In 40 years through 2019, the S&P 500 Index had a total return of 11.8 percent.
We now examine three considerations that are relevant for the multi-decade shift from public to private firms, as well as the composition of the firms that remain public.
The first is the rise of intangible assets. Paul Romer, an economist who won the Nobel Prize in Economics in 2018 for his work on endogenous growth theory, poses a basic question:
“How can it be that we’re wealthier today than people were 100 years ago?”
The underlying quantity of raw materials has not changed over time.
The answer is we can now arrange resources in ways that are more valuable than before.
Traditional models of economic growth are based on inputs of capital and labor and treat technology as exogenous. Robert Solow, also a Nobel Laureate, created a model that made technology endogenous. Romer’s contribution was to make technology “partially excludable,” or a private good.
This allows firms to benefit from their investments. Romer emphasizes the importance of intangible assets, including instructions, formulas, recipes, and methods of doing things. He argues that “growth takes place when companies and individuals discover and implement these formulas and recipes.”
What’s important is that these intangible assets have characteristics that are different from physical capital or labor. Economists call them “non-rival” goods, which means that more than one person can use the good at a time. A physical book is a rival good that only one person can read at a time. A digital book is a non-rival good that can be read by many simultaneously. Under certain conditions, intangible-based companies can defy the conventional economic concept of diminishing marginal returns and in fact realize increasing returns.
This shift has a few implications for our discussion. To begin, companies need less capital because they need fewer physical assets. For example, sales per employee for Facebook, Inc. were nearly double those of Ford Motor Company in 2019. From 1956 to 1976 the number of public companies grew fivefold, as many companies needed to finance “their mass production and mass distribution.”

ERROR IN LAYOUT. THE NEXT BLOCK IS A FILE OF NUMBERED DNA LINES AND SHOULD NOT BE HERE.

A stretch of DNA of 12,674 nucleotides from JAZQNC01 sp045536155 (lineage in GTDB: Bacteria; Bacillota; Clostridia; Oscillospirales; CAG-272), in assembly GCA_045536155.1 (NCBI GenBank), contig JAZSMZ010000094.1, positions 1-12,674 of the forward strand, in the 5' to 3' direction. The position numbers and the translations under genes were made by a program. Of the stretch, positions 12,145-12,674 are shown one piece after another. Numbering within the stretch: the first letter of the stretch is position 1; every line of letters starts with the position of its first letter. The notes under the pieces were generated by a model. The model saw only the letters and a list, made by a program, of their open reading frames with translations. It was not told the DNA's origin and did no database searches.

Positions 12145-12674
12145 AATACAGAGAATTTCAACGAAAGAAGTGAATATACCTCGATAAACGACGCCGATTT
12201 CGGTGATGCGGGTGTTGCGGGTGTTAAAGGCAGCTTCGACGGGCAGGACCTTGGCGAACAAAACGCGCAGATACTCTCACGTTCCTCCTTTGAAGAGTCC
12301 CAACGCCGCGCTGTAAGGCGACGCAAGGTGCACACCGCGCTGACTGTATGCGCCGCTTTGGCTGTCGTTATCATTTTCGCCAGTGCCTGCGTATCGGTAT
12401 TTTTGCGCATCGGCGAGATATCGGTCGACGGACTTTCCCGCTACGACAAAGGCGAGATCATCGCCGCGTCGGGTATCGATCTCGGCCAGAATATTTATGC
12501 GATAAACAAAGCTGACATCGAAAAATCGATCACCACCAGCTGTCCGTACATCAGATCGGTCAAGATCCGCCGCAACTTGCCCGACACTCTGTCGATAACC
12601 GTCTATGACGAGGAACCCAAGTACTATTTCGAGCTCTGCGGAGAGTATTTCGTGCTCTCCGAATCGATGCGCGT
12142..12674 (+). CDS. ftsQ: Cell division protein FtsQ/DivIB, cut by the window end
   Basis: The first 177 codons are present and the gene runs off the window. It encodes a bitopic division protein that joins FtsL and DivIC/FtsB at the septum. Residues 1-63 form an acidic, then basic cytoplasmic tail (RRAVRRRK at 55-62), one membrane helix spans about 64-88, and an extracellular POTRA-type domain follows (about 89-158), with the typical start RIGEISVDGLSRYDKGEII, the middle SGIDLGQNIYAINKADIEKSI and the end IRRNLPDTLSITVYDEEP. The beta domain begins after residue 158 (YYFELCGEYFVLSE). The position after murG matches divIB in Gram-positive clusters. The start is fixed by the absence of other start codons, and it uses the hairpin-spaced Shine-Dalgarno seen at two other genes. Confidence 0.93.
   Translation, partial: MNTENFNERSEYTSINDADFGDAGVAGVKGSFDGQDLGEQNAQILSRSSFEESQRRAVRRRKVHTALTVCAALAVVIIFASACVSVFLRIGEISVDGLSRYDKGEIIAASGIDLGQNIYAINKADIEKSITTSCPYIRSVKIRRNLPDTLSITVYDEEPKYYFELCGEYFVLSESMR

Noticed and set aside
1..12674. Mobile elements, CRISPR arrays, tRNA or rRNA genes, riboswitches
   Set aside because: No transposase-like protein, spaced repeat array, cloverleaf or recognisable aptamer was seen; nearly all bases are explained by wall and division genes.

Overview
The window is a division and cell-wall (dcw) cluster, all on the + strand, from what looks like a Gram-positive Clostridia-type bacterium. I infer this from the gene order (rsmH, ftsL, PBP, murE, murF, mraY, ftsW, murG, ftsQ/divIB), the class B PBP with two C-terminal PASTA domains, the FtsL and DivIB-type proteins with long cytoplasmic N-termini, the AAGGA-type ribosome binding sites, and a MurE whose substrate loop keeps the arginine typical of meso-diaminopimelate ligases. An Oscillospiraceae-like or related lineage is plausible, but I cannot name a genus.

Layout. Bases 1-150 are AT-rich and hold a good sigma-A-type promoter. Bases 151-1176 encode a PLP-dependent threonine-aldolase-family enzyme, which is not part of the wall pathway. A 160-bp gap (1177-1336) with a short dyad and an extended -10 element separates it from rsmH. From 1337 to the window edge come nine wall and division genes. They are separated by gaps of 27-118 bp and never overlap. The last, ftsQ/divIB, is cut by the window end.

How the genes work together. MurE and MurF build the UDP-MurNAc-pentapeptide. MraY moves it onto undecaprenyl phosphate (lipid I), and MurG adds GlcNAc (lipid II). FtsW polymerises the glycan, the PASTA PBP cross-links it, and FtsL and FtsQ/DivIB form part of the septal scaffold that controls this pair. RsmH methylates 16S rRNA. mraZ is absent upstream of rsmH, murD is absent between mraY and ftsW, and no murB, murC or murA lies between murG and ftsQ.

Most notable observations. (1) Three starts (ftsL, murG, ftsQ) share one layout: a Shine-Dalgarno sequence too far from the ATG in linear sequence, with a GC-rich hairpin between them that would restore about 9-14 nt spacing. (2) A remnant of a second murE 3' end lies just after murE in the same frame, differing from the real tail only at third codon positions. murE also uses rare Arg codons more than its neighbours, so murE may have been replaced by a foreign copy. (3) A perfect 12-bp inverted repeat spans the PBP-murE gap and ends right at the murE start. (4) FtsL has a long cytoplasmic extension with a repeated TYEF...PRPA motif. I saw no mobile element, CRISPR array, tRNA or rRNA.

Today, companies simply do not require as much capital as they once did. This, along with freer access to private capital, allows private companies to remain private longer.
Second, implication is that the rate of change, which we can measure by longevity, appears to be speeding up. The idea is that if longevity is decreasing, the rate of change is increasing. About 1,500 companies went public during the 1970s, 3,000 in the 1980s, 3,900 in the 1990s, and 2,100 in the 2000s. Companies that had listed before 1970 had a 92 percent probability of surviving the next five years, and those listed in the 2000s had a probability of only 63 percent. The chance of survival has dropped in each successive decade.
Third, the main reason companies delist is that they are acquired. This contributes to the last implication. In corporate America, the strong are getting stronger. This is giving rise to “superstar” firms.
For example, the gap in return on invested capital between a U.S. company in the top 10 percent and the median has risen sharply in recent decades.52 Consolidation explains a large part of this. Measures of concentration, such as the Herfindahl-Hirschman Index, have shown a substantial increase for many industries since the mid-1990s. These include industries that rely on tangible assets.
M&A is by far the leading explanation for delisting.
First, the companies that are public now are on average much larger and older than companies in the past. Vibrant M&A has led to more concentration in most industries, and a handful of very large technology companies have attained strong market positions. As a result of where they are in the industry lifecycle and the profitability they enjoy, listed companies also have a high proclivity to
pay out capital.
Following the introduction of a safe harbor provision for buying back stock in 1982, the preferred means to return capital to shareholders has shifted from dividends to share buybacks. Second, buyout and venture capital funds have not included many Main Street investors. This could change with the Department of Labor’s instruction letter, written in 2020, that may allow private equity as an option for defined contribution plans.
Finally, there has been a large shift away from actively-managed equity funds to funds that track indexes or are rules-based.